Rosenstein's announcement took place just ahead of a planned meeting between President Trump and Russian President Vladimir Putin on Monday in Helsinki. Trump told reporters Friday during his visit to the United Kingdom that he planned to "ask" Putin about Russia's attack on the election.
Trump has gone back and forth as to what he acknowledges about what took place and has cited Russia's official denials about its active measures. The president also has said the interference took place and vowed that if it returned in the 2018 midterm election — as U.S. intelligence officials have warned it may — he would "counteract it very strongly."
Rosenstein said the announcement of the charges on Friday took place because that was when the special counsel's office had completed its work investigating them and had the ability to present the evidence to a grand jury. The deputy attorney general said he had briefed the president about the matter.
Virginia Sen. Mark Warner, the top Democrat on the Senate intelligence committee, called on Trump to cancel his one-on-one meeting with Putin in Helsinki.
Warner told reporters on Capitol Hill that he worried that Trump's "ad hoc style" in which he "does not prepare" would be "taken advantage of" by Putin.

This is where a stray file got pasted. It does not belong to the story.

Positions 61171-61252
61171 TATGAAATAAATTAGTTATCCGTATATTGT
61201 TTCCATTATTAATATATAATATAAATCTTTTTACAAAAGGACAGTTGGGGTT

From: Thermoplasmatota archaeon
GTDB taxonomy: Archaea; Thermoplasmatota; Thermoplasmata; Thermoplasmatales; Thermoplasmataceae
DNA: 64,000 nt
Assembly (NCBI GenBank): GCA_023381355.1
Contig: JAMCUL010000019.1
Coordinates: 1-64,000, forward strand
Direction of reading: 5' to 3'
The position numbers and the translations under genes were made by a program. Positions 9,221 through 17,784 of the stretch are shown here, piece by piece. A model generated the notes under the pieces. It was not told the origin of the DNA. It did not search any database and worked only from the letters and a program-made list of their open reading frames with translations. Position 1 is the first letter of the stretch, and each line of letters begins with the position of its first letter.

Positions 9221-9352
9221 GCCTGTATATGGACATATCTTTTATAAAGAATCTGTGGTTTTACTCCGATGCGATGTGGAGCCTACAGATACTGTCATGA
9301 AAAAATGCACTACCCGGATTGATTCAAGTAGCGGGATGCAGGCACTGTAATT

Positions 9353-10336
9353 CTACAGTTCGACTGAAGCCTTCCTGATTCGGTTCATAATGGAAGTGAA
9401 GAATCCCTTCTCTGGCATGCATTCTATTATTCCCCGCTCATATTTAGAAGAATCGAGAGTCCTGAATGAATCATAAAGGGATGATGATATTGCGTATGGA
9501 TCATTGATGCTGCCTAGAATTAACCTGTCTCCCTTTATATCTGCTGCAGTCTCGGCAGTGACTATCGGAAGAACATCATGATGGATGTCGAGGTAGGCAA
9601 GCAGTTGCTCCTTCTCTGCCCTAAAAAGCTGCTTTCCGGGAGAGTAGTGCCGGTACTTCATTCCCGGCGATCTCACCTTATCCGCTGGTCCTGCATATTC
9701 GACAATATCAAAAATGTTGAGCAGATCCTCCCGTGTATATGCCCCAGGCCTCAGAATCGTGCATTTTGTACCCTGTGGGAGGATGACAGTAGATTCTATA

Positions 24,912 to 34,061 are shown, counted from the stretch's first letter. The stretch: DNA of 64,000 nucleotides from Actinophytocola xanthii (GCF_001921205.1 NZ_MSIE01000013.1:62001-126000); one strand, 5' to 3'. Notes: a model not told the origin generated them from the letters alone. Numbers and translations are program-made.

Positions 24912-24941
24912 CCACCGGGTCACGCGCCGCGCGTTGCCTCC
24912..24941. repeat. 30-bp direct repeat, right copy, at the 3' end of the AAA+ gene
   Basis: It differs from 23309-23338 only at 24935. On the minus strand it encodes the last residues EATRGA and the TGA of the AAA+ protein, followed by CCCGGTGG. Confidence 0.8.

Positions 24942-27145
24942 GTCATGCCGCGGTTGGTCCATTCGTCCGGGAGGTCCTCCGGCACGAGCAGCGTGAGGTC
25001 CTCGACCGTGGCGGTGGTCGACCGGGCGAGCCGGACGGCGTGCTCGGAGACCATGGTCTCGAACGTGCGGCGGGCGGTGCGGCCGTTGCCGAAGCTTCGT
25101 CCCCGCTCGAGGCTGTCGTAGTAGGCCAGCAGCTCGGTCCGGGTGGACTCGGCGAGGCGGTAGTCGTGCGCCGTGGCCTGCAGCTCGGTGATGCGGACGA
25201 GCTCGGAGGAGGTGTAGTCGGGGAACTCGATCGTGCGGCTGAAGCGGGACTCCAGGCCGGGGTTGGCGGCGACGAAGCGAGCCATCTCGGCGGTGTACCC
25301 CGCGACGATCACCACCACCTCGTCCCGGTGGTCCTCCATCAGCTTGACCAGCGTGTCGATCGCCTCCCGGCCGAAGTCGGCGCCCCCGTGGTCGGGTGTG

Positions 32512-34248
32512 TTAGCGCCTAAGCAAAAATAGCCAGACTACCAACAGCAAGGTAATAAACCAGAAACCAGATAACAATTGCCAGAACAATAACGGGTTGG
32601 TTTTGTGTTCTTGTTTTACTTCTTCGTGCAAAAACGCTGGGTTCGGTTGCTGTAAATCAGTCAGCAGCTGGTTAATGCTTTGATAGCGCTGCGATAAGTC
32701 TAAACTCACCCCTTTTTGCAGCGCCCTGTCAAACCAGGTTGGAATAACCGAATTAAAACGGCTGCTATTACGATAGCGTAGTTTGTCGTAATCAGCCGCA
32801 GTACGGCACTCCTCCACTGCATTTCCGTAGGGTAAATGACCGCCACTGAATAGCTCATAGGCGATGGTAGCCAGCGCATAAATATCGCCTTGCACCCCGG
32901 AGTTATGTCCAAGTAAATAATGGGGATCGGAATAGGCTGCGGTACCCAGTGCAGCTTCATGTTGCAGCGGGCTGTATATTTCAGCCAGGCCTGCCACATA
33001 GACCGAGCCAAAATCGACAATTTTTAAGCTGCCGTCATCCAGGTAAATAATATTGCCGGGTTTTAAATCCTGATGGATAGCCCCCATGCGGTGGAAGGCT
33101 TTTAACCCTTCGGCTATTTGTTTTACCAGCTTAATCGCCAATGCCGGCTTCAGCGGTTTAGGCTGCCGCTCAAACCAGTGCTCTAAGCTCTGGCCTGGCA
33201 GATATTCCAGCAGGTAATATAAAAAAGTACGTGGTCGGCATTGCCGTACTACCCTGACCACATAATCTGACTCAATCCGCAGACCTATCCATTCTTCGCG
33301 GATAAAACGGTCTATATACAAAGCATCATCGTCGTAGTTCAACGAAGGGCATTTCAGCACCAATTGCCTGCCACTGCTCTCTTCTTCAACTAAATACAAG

House Minority Leader Nancy Pelosi, D-Calif., said the indictment emphasized how tough Trump must be on Putin at their summit.
"The stakes for the upcoming Trump-Putin meeting could not be higher," Pelosi said. "President Trump must demand and secure a real, concrete and comprehensive agreement that the Russians will cease their ongoing attacks on our democracy. Failure to stand up to Putin would constitute a profound betrayal of the Constitution and our democracy."
Sen. Ben Sasse, R-Neb., took a similar tack in urging Trump to take a firm line in Helsinki.
"All patriotic Americans should understand that Putin is not America's friend, and he is not the president's buddy," Sasse said. "We should stand united against Putin's past and planned future attacks against us."
The indictment unsealed on Friday is available here.